An enzyme is a protein that catalyzes (increases the rate of) chemical reactions. The optimal temperature of most enzymes, or the temperature at which enzymes best facilitate reactions, is between 35 and 40 degrees Celsius. Increasing temperature within this window increases the rate of reaction, because it excites molecules and increases the rate at which enzymes/reactants collide and react to make product. However, increasing temperature too much may denature the enzyme and prevent it from working at all.
Determine the optimal enzyme temperature by heating the reaction by infinitesmal amounts and taking small samples of the reaction, to determine when maximum rate of producing product occurs.
- Assay kit for product
- Scintillation vial
- Heating plate
Select a method. Determine how you are going to measure the concentration of your product at various points in the experiment. For instance, you can measure the concentration of many products using a spectrophotometer and calculating the concentration from the absorbance, or by measuring fluorescence and calculating concentration from fluorescence.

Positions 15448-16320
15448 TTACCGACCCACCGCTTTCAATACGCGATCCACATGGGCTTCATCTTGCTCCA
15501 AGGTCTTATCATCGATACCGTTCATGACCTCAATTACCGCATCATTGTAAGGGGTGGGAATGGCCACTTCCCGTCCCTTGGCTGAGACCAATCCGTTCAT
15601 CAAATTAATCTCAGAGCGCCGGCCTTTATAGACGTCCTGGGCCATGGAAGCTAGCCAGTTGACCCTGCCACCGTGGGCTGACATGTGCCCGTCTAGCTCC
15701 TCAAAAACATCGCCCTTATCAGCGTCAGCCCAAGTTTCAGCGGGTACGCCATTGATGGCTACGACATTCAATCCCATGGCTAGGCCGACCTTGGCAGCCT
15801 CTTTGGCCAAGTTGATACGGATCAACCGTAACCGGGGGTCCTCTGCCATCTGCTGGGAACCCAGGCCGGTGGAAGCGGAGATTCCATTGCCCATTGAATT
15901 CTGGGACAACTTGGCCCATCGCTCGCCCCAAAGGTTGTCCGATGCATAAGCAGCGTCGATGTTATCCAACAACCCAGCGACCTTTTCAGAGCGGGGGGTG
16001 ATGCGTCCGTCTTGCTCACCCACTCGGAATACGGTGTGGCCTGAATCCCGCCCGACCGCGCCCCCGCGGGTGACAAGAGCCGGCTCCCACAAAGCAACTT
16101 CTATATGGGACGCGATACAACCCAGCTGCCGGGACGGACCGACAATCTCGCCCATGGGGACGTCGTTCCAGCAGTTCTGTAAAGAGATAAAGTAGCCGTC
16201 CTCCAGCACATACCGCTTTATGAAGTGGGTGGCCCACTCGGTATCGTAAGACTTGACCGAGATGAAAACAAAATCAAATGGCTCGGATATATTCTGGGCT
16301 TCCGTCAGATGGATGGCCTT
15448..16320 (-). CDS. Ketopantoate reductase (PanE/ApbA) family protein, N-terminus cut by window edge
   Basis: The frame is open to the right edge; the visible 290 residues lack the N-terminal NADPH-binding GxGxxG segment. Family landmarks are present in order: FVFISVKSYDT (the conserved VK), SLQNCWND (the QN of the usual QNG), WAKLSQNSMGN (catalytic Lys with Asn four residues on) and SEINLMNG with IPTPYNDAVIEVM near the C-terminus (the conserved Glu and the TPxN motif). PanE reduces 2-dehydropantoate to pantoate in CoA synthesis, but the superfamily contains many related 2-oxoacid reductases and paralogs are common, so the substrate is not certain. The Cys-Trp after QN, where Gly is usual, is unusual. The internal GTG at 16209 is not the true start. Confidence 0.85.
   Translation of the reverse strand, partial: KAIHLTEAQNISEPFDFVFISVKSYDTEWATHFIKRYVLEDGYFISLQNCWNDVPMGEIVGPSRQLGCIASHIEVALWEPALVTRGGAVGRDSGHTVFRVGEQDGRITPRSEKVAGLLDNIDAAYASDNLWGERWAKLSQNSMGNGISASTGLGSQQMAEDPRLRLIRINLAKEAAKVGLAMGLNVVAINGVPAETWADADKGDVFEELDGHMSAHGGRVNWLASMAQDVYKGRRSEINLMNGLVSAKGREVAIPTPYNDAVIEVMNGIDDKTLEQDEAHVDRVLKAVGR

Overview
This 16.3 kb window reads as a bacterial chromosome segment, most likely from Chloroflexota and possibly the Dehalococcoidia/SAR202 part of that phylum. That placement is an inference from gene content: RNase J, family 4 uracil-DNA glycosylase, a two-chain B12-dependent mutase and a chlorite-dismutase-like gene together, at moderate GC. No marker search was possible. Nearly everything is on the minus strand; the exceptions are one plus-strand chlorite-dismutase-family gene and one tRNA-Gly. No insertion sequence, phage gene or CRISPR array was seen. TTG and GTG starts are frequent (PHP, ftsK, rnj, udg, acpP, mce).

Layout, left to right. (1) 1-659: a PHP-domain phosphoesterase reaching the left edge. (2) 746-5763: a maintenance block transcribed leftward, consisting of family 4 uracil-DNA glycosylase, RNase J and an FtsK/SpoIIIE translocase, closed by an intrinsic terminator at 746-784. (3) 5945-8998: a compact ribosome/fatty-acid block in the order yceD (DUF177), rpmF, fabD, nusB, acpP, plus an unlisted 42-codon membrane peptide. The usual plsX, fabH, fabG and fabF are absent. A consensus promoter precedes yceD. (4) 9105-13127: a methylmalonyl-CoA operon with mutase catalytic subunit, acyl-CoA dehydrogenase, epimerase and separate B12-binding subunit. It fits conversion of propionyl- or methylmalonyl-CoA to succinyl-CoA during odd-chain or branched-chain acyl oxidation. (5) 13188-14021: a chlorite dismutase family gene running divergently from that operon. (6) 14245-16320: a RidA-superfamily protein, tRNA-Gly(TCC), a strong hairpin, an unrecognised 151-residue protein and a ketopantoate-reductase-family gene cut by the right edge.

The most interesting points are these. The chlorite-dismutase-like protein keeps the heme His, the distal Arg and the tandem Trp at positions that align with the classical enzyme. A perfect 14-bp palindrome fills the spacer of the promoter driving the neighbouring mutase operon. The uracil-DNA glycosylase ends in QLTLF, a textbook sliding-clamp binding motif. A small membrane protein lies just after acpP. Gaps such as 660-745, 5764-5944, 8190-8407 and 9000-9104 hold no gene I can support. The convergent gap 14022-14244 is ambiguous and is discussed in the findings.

Set up your experiment. Place your reactants and enzyme in a small container with a lid, such as a scintillation vial. Reaction will commence. Place the scintillation vial in a larger beaker of room temperature water. Place the beaker on a heating plate. Place a thermometer inside the beaker. This allows you to measure the temperature of the reaction at various points.
Take a 100 microliter sample of the reaction at room temperature, about 25 degrees Celsius. Turn the heating plate on. At various temperatures between 30 and 40 degrees Celsius (30.5, 31, 31.5, etc.) take 100 microliter samples of your reaction.
Determine the concentration of your product at each temperature. When the temperature rises above 40 degrees Celsius, you will see a decrease in the rate at which substrate is converted into product, because the enzyme is denatured. The point at which the product is being produced at the maximum rate is the point at which the temperature is at its optimum.
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About the Author
Tricia Lobo has been writing since 2006. Her biomedical engineering research, "Biocompatible and pH sensitive PLGA encapsulated MnO nanocrystals for molecular and cellular MRI," was accepted in 2010 for publication in the journal "Nanoletters." Lobo earned her Bachelor of Science in biomedical engineering, with distinction, from Yale in 2010.
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